destination. By commissions and omissions, he had to acquire everlasting life....
"The state of the first man may not exaggeratingly be glorified.... However high Adam had
indeed been placed by God, he not yet had the highest. He possessed ability-not-to-sin, but had
not yet received no-ability-to-sin. He not yet possessed everlasting life which could never perish
and never die, but he had received a conditional immortality the existence and continuing
existence of which was dependent on the fulfilment of a condition.

"He was immediately created as the image of God, but he could still lose that image with
all its glory. He indeed lived in Paradise. But that Paradise was not Heaven, and could itself
with all of its beauty still be forfeited.... He was not fixed unalterably in what was good,
immediately at his creation. However much he possessed, he could still lose everything for
himself and his descendants.... Whether he would reach his destination, was placed in his own
choice and was dependent on his own will."

J. & N. Ridderbos

Rev. Professor Dr. Jan Ridderbos says in his book The Word of God and of the Prophets
(I:167): "Hosea 6:7 has in Dogmatics become a locus classicus for the doctrine of the Covenant
of Works. One then translates it, ‘They all transgressed the Covenant like Adam’....

"That seems, to us, to be most probable. Then, already Hosea indeed called the

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relationship in which God placed the first man to Himself, a Covenant. We also see no single
reason why that should be improbable." Cf. too Ridderbos’s book The Minor Prophets I,
Kampen, 1932, pg. 78.

Rev. Professor Dr. H. Nic. Ridderbos remarks in his article The Covenant of Grace (in
Berkouwer’s & Toornvliet’s Het Dogma der Kerk (pp. 291f): "The Covenant is to be seen as the
fruit of the holy divine counsel from all eternity between the Father, the Son, and the Holy Spirit.
It has the beautiful name of Pactum Salutis [Covenant of Peace].... Thus the Reformed doctrine
of the Covenant cast its anchors into eternity....

"Also the place of Christ in the Covenant was not new in the sense that now for the first
time the (new) humanity received a Head and a Substitute in Him. Far rather does Scripture
show us the work of re-demption as the re-pair of the original relationship in which man was to
live with His God....

"Reformed Dogmatics has reached back from the Covenant of Grace which commenced
after the fall, to the original relationship rooted in the image of God - that between God and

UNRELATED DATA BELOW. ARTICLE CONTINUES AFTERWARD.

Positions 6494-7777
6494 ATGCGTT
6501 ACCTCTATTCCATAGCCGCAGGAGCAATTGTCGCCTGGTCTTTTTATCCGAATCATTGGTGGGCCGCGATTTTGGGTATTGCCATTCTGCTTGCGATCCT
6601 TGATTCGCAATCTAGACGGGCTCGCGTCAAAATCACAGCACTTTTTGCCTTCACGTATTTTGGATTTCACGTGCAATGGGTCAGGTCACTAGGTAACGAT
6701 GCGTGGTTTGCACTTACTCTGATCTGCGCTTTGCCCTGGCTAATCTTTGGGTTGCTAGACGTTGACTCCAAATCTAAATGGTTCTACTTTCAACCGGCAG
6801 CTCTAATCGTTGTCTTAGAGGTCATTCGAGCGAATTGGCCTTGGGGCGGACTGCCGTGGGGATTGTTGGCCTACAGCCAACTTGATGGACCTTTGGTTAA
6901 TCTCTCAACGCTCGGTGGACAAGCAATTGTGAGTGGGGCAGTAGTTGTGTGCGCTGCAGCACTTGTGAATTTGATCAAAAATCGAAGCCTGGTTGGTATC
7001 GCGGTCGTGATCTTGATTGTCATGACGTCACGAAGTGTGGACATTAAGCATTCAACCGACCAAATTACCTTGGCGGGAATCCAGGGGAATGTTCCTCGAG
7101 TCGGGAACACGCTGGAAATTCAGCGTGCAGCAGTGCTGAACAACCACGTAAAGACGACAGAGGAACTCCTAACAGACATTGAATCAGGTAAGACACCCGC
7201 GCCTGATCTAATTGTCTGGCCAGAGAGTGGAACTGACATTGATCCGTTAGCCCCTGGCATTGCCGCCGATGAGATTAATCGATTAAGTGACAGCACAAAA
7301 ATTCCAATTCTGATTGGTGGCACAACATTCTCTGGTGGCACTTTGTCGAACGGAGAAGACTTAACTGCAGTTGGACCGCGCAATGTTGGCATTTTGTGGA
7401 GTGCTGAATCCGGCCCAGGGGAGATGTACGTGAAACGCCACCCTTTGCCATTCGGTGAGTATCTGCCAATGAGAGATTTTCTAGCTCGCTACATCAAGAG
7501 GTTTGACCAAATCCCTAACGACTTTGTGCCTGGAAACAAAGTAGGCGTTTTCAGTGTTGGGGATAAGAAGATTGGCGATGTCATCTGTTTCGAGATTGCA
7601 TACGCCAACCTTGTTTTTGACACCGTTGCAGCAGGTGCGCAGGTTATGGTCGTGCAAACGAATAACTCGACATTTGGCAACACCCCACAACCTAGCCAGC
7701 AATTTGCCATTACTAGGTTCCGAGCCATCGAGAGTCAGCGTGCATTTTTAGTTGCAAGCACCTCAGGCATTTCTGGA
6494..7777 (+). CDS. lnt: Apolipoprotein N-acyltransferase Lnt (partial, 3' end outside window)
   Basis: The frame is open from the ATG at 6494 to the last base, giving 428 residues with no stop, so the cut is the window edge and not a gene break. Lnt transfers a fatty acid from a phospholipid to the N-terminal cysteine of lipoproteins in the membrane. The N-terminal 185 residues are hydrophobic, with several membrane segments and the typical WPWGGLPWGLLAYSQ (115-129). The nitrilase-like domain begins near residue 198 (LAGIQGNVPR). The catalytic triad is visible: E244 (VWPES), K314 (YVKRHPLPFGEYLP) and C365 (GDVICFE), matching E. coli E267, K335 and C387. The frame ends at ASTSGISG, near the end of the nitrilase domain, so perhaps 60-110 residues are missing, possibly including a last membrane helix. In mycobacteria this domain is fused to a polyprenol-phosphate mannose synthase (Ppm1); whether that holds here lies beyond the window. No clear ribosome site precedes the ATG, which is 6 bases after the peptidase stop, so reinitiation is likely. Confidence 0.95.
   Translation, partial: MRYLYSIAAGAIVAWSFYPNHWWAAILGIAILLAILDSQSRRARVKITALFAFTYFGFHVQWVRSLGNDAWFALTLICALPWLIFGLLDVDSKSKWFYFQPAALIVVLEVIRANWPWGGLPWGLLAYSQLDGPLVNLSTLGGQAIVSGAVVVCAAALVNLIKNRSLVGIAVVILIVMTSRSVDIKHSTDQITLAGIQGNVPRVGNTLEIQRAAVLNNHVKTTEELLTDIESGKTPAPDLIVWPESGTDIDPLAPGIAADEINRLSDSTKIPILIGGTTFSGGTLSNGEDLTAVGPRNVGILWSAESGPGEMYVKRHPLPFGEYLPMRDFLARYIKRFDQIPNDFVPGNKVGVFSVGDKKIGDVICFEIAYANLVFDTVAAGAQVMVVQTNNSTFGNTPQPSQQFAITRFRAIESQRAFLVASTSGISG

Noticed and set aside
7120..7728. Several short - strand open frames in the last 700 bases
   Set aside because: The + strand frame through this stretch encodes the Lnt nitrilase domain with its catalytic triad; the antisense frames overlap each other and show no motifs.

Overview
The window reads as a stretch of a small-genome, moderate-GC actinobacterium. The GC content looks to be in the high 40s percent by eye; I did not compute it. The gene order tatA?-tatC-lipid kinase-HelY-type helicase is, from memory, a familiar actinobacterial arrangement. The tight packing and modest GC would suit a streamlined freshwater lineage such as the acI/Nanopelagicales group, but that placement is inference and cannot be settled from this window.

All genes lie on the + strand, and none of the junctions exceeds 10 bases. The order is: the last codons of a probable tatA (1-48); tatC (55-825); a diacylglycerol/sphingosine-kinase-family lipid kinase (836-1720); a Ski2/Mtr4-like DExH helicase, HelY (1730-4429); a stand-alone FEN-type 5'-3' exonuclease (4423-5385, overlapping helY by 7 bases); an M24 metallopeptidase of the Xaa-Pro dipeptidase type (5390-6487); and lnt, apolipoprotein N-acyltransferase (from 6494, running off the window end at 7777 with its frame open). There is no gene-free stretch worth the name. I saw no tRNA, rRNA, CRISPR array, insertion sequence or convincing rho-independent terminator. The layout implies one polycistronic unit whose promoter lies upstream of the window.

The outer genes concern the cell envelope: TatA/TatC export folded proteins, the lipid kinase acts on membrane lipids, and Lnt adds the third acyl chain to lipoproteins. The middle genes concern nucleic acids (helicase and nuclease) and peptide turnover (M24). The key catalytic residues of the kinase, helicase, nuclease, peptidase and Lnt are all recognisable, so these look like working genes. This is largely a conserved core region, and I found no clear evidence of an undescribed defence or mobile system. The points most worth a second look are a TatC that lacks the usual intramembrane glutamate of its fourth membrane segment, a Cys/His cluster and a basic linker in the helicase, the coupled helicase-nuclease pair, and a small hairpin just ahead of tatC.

man...called the Covenant of Works. Connecting up with the deep thoughts which Paul
develops in Romans 5:12-21 and First Corinthians 15:2B49 about the first man Adam and the
Last Adam Christ, it has in various ways illuminated the differences and the agreements between
Creation and Re-creation, the Covenant of Works and the Covenant of Grace....

"The doctrine of the Covenant has World-wide, cosmic perspectives.... Bavinck, at the end
of his chapter on the Covenant of Grace [in his 1929 Gereformeerde Dogmatiek III4 p. 213]
arrived at this comprehensive definition: ‘The Covenant of Grace is connected to the order of
Creation. It reaches back to this. It intensively collects the entire Creation, qualitatively and
quantitatively, into the organization of a new humanity under Christ as its Head’....
"Thus the doctrine of the Covenant has been expanded into a tremendous comprehensive
view not only of what the first man lost in knowledge and holiness and righteousness - but also
[re-introducing and indeed consummating] into vital harmony and peace on Earth, the connection
of all creaturely powers to the honour and glory of the Triune God throughout the Universe."
Both protologically, and eschatologically!

Klaas Schilder

In 1932, Rev. Professor Dr. Klaas Schilder writes in his Jesus Christ and Cultural Life (in
Buffinga’s book Jesus Christ and Human Life pp. 250-57): "Paradise was the beginning....
Everything was already there in principle...in order for it to develop into a consummated World.
But a historical process of many centuries is needed for it to come to its full-grown state....

"Christ conquers the World for His God. He unites the beginnings of the World with
its final end; its earliest history with its ultimate history; its alpha with its omega; the ‘abc’ of
God’s legislative speech in the beginning, with the composition of the fugue of the faithful
culture of the last days ripe in all its points and counterpoints....

"Every labourer God created should, in the history of the created World, so use all the
‘talents’ issued by God to His workmen in the morning of creation so that, by making them

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productive, everything inherent in the World would finally be extracted from it. All the
talents which the Lord of the servants gave to the servants, were finally to have achieved just as
much at dusk as they were distributed at dawn to do [Romans 2:14f]....

"It was to make this service of God again possible for man - to give God His World and
His workmen back again - that Christ came.... He again makes ‘men of God’.... He again erects
specimens of the pure human race. They are not yet perfect, but in principle they do exist.
They exist from the very moment Adam bowed in faith under the first promise of the Gospel.
And they are coming, and increasing, and becoming the great multitude which no man can